Best Practices for Microinteraction Design

When designing microinteractions it is essential to keep in mind the following best practices to ensure successful results. 

Since microinteractions are a small part of a larger experience and focus on one main task, it is necessary to first identify and understand user problems and/or needs through surveys, interviews, or observational research. This type of research will uncover small details of the user experience that could be improved with microinteractions. 

Another key element of microinteractions is how seamlessly they fit into the fabric of the digital interface. Microinteractions should be barely noticeable by users in the sense that they naturally flow with the other elements of the website or app. To achieve this, keep designs and ideas simple, natural, and on theme with the rest of the app or website. Don’t use microinteractions to introduce a new element into your interface. If the rest of the website is neutral tones and minimalistic, don’t use a flashing neon call to action button that will distract and ultimately confuse the user. Additionally, microinteractions should have a quick response time to remain  unobtrusive. Don’t cause users frustration or confusion by making them wait for something that they shouldn’t even be able to notice. 

Playing off of natural and simplistic designs, when creating microinteractions, it is important to develop them for repeated use. Throughout the design process, always question if the user will get irritated seeing a specific microinteraction 10, 50, 100 times. A great way to avoid user irritation is to test and adjust each microinteraction a few times with real users before implementing them. 

How to Test Microinteractions

As previously stated, microinteractions are a way to show care for your user. If microinteractions are implemented without thorough testing, they may not work as intended. Instead of delighting or engaging users, they could cause frustrations and cost you customers. For example, you want to add a fun animation when users add something to their cart to confirm the item has been added. If this animation doesn’t work as intended, it could end up showing users nothing so that they keep adding the item to their cart. When they go to checkout and see they added the same item seven times, they will become frustrated with your app or website. To avoid severing any positive user relationships, make sure microinteractions are helping, not hurting, your user experience before deploying them. Microinteractions can be tested in a variety of ways. The most effective methods are A/B testing, usability testing, prototyping, analytics tracking, and expert evaluation.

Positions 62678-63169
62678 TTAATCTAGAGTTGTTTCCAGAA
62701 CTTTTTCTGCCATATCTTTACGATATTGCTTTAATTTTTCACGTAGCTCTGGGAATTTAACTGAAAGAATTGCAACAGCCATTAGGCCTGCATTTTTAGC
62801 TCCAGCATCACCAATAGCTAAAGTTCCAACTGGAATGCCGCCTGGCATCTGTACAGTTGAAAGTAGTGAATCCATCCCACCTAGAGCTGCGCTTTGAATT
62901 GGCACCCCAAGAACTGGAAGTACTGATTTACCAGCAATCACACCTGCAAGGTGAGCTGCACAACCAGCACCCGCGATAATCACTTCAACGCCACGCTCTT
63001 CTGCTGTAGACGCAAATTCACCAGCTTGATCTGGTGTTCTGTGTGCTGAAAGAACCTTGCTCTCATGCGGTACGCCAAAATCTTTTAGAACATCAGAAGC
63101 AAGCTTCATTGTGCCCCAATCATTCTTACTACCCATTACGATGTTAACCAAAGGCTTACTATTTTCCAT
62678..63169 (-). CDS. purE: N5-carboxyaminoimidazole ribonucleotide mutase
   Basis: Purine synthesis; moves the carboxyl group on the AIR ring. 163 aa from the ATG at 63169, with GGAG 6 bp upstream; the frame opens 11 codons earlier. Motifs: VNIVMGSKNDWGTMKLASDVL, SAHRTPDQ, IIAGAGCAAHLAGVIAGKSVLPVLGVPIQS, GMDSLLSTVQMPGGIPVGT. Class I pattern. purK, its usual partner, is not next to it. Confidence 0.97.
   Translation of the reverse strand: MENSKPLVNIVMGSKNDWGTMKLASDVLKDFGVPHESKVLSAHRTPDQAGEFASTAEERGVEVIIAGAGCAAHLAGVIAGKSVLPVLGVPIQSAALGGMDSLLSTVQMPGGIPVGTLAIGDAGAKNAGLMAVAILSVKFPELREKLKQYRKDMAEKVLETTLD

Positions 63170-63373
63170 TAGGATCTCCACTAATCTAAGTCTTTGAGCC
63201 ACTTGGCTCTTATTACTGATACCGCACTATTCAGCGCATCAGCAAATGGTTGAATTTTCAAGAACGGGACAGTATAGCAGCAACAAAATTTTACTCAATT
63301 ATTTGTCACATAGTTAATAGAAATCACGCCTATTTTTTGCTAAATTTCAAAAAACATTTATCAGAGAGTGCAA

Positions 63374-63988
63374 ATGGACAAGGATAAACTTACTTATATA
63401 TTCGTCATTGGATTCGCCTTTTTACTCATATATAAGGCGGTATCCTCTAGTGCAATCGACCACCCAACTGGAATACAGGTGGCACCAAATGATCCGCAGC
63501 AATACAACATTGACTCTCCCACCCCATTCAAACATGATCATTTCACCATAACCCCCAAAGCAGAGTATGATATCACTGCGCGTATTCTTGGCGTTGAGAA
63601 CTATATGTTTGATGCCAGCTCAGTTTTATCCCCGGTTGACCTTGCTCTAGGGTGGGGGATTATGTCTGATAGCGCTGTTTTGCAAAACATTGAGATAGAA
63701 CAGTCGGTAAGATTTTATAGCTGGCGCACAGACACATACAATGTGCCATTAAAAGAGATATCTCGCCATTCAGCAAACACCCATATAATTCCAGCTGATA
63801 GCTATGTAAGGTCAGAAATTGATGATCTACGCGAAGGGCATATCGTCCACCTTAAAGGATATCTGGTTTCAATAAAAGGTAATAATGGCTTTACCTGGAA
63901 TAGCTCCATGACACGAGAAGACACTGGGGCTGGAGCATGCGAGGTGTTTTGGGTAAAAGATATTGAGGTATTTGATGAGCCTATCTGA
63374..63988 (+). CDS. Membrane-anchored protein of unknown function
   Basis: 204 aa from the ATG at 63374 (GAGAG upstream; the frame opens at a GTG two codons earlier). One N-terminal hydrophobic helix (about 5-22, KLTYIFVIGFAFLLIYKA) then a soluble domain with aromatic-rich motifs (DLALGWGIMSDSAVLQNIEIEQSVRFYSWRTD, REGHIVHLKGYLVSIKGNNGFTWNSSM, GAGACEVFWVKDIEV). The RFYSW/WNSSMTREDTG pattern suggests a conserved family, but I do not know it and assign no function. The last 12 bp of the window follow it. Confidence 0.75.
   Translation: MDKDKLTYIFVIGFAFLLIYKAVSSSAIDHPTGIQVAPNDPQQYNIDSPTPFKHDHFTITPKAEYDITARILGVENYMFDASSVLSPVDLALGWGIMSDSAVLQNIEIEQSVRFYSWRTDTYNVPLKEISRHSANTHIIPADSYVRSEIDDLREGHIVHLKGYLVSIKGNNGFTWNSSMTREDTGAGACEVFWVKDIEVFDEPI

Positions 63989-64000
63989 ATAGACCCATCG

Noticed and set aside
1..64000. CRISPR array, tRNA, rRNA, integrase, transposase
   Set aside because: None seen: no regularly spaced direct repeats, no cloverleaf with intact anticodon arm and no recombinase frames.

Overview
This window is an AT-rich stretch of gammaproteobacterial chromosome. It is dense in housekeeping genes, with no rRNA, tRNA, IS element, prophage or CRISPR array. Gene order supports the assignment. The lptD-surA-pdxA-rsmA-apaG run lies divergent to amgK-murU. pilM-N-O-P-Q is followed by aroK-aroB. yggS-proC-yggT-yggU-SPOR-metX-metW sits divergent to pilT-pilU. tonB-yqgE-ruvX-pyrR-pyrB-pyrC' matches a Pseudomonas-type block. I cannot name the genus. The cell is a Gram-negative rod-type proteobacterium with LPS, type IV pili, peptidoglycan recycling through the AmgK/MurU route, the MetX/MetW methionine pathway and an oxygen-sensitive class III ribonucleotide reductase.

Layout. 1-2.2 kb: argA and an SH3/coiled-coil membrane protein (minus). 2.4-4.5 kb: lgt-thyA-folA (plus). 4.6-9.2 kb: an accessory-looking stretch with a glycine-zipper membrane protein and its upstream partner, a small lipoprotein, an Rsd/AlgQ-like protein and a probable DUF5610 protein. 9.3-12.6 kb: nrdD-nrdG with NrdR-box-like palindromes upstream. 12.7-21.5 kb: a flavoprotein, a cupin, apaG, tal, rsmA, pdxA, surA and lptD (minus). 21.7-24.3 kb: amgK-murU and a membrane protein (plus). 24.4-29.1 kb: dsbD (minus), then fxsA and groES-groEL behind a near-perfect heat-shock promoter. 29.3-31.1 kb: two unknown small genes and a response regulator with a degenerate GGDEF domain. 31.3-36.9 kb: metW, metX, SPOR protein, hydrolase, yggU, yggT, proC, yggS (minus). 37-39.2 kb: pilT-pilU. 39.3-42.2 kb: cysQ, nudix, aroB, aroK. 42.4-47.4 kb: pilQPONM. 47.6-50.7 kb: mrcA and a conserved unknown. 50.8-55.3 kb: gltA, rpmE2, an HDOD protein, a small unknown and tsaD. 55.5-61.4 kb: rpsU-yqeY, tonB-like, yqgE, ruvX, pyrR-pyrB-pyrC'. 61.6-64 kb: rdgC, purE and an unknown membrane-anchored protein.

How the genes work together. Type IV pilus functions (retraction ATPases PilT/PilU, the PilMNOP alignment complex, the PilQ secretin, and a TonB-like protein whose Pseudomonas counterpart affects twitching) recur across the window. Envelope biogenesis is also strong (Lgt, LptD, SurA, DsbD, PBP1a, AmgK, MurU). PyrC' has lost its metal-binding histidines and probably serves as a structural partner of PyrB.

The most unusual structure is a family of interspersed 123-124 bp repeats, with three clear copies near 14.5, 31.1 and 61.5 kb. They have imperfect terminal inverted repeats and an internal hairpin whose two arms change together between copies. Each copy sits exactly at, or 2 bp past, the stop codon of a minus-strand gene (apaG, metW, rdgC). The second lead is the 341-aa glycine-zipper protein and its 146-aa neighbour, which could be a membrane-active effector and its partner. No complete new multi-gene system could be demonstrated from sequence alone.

A/B testing involves creating two versions of a microinteraction and randomly showing each version to different users. By tracking user behavior and collecting feedback, you can determine which version is more effective.

Usability testing involves observing users as they interact with the microinteraction and collecting feedback about their experience. This can be done through one-on-one interviews, surveys, or focus groups.

Creating prototypes of the microinteraction and testing them with users can help identify potential usability issues and areas for improvement. This can be done using paper prototypes, digital mockups, or interactive prototypes.

Tracking user behavior with analytics tools can provide insight into how users interact with the microinteraction, including where they click, how long they spend on each step, and where they drop off.

One of the most effective ways to test microinteractions is through expert evaluation. Having experts in design or user experience evaluate the microinteraction can provide valuable feedback on usability, aesthetics, and overall effectiveness. This can be done through heuristic evaluation or cognitive walkthroughs.

Leveraging Tech and Metrics

Microinteractions can also be improved by using specific technologies and metrics offered by usability testing or behavioral analytics platforms. Userlytics, a global remote user testing platform, and Mouseflow, a leading behavioral analytics tool, both offer various technologies and metrics to improve microinteractions.